Before social media takeover, magazines were popular and the only reliable, or so we believed, source of information for training, diet and supplementation.
Those who remember, probably think these magazines were great, showcasing the latest results and photos, even if they were on delays, from various shows across the globe. One could find Peter McGough’s brilliant analysis accompanied by photos by such greats like Alex Ardenti and Chris Lund.
Remember the famous Flex Magazine training photos by Lund and articles by athletes featured in the photos?
In each magazine you’d read about the best exercises, sets and reps that almost guaranteed lightning fast results. Who can forget “Bigger biceps in 12 weeks” or “Add inches to your calves in 8 weeks?” And of course these articles and photos, although fascinating, in reality were somewhat confusing and contradicting due the fact that the athletes were all drastically different in their approach. High volume, low volume, free weights, machines. And it went on and on.
Dorian Yates suggested one set per exercise, but when you watched him train he actually performed a few sets rather than one as he claimed. According to Dorian’s explanation when he was asked, he didn’t count the first 2-3 sets, as he referred to them as “warm up” sets. He also believed in low, heavy, intense, to failure reps for his “working” sets.
On the other hand, Ronnie Coleman believed in higher volume and reps in the range of 12-15. Jay Cutler was training in a very high volume style, using lots of various exercises per body part and with a rep range closer to Ronnie’s style, although with much better and controlled form, as Ronnie was often criticized for his less than stellar form. Arnold Schwarzenegger was probably doing even more, as he was training for hours at a time.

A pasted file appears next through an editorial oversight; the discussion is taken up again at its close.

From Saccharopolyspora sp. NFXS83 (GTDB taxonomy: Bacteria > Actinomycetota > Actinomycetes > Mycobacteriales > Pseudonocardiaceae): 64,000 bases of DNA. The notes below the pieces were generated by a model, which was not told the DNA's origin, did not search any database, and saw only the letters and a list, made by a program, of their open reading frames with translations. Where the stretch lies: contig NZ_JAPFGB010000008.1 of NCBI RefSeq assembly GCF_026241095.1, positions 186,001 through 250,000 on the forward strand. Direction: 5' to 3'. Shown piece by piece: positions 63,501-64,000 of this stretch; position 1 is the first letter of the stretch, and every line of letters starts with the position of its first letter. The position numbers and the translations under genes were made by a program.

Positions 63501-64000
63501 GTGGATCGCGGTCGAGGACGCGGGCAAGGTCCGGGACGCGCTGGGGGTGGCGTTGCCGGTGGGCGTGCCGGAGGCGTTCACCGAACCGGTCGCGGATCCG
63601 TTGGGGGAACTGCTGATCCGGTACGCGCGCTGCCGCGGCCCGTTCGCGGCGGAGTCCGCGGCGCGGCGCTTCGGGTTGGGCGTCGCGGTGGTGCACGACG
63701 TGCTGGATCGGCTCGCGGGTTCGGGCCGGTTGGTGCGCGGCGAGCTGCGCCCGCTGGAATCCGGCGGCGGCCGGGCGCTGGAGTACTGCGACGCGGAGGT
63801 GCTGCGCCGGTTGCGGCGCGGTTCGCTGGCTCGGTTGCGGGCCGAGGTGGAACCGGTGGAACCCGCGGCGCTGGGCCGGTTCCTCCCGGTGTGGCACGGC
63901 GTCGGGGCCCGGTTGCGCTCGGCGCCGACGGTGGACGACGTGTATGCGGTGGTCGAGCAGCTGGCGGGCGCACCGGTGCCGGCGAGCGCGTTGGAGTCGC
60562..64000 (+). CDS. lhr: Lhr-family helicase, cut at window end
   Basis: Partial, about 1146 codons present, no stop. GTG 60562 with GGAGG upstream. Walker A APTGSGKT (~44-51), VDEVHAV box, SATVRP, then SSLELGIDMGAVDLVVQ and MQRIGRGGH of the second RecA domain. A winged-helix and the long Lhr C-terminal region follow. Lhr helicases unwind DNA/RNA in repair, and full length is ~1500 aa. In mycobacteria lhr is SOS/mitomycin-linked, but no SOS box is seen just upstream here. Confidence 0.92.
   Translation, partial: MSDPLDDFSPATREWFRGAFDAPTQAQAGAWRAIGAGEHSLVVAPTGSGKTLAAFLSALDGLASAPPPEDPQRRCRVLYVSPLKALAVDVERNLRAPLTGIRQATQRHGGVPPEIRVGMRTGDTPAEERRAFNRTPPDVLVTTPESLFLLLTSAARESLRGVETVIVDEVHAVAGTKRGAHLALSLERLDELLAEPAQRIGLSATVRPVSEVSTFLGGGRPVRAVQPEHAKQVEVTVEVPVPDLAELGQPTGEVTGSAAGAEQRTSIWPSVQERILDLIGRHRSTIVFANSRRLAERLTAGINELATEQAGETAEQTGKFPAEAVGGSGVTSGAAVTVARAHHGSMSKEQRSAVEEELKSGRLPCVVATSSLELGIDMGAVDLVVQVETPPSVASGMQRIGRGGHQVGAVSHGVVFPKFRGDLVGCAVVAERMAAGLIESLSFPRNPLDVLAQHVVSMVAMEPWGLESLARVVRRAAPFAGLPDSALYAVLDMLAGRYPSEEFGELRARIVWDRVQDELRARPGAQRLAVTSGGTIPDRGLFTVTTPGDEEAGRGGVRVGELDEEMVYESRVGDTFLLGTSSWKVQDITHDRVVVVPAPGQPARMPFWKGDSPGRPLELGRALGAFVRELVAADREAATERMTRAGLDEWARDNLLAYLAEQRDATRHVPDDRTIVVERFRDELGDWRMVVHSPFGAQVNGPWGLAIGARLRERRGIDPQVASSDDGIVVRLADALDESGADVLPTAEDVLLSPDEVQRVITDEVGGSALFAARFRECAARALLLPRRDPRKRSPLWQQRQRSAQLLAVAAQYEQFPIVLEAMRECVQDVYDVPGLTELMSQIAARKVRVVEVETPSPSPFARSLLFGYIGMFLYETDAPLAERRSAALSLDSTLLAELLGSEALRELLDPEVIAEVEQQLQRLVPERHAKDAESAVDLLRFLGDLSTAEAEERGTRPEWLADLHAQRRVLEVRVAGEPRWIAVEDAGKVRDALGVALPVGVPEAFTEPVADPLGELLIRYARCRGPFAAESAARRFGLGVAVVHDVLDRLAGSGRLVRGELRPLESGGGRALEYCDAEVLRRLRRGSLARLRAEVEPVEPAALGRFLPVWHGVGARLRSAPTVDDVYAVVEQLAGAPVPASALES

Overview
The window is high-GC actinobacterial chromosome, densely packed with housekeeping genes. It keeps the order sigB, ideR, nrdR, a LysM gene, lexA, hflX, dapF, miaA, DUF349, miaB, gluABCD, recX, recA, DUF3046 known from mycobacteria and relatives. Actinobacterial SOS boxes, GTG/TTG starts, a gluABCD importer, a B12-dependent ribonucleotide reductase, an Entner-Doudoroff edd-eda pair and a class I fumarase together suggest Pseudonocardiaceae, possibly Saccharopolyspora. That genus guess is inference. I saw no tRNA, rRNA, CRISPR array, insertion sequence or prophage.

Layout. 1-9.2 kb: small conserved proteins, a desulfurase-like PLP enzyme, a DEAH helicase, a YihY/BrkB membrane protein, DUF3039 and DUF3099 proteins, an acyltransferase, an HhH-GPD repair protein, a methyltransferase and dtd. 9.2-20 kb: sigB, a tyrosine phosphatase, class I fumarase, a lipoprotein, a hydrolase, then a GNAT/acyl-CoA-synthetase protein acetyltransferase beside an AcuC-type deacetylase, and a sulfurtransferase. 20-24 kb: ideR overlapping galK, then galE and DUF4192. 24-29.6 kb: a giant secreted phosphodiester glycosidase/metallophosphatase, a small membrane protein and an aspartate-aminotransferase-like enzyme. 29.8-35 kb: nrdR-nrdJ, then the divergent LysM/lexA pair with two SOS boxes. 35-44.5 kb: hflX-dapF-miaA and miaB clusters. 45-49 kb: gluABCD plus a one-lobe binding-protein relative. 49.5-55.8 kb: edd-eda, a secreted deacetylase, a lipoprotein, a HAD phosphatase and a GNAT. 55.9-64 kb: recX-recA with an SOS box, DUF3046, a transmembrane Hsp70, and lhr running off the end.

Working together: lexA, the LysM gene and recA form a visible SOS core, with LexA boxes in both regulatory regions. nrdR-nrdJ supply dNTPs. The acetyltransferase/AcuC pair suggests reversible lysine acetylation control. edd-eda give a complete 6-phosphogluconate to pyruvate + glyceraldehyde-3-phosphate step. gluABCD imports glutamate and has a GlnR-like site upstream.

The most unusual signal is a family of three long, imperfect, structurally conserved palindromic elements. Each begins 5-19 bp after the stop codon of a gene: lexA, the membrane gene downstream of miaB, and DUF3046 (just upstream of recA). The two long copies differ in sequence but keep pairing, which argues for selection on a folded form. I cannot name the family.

So here you have it. four Olympia Champions, all legends in bodybuilding, but each employing dramatically different approaches to training. Yet each reaching their maximum potential and becoming the world’s best, in the process beating some fierce competition who arguably worked just as hard.
So whose training style was the best?
The answer, as you might already suspect, is that there was no best. They were all right in their approach and have their amazing accomplishments to back up these facts.
In conclusion, it’s not about the right or wrong approach, it’s about the results, which in essence dictate your ultimate success. Without a shadow of a doubt you have to do your own research, ask questions from reliable, knowledgeable and experienced lifters, but at the end of the day, you must remember that we are all different and unique in our approach. And what might work for one person might not work for the other. Research, trial and error, as well as time are of absolute essence in order to find out what works best for you, and then once you do find it, give your absolute best, as it’s the only way to truly reach your maximum potential.
Next time we’ll go over nutrition and supplementation, two topics that are essential to understand and approach methodically in order to succeed.